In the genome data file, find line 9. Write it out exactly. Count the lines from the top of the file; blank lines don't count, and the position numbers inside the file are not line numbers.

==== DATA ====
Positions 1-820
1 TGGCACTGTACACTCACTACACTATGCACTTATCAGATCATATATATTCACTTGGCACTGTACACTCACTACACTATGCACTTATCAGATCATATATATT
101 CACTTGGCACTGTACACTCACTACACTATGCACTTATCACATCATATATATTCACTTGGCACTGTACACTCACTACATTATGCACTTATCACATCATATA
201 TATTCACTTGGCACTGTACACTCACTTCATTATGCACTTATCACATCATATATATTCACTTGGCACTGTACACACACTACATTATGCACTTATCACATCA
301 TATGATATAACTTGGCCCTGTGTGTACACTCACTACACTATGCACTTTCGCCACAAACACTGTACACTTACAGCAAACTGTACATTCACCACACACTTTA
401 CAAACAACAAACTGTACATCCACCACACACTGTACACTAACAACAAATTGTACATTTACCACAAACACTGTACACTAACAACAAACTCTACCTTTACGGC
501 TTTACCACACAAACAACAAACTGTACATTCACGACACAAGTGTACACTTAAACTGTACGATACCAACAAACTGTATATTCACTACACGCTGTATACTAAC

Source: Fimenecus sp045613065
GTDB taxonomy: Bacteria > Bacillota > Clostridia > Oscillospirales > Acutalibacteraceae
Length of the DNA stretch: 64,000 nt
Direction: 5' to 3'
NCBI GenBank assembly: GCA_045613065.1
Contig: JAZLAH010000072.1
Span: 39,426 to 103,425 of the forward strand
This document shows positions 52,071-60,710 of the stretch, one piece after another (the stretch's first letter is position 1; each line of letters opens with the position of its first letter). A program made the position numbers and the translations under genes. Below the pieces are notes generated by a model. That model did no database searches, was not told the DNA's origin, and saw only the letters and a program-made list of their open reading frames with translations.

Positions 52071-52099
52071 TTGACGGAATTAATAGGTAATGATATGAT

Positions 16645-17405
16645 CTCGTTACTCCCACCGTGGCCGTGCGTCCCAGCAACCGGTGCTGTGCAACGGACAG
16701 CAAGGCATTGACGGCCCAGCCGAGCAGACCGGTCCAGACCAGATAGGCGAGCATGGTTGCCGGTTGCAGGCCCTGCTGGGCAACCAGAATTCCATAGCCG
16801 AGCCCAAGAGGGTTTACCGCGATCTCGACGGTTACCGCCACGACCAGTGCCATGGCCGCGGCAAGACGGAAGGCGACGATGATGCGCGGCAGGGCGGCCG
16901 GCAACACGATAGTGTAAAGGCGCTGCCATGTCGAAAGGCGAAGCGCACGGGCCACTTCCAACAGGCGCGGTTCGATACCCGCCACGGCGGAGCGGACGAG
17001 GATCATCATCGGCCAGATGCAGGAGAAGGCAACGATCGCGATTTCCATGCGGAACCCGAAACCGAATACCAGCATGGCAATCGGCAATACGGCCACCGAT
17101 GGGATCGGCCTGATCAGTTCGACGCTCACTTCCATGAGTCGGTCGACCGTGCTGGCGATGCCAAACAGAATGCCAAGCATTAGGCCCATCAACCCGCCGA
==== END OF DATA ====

GTDB taxonomy: Bacteria > Bacillota > Clostridia > Oscillospirales > Acutalibacteraceae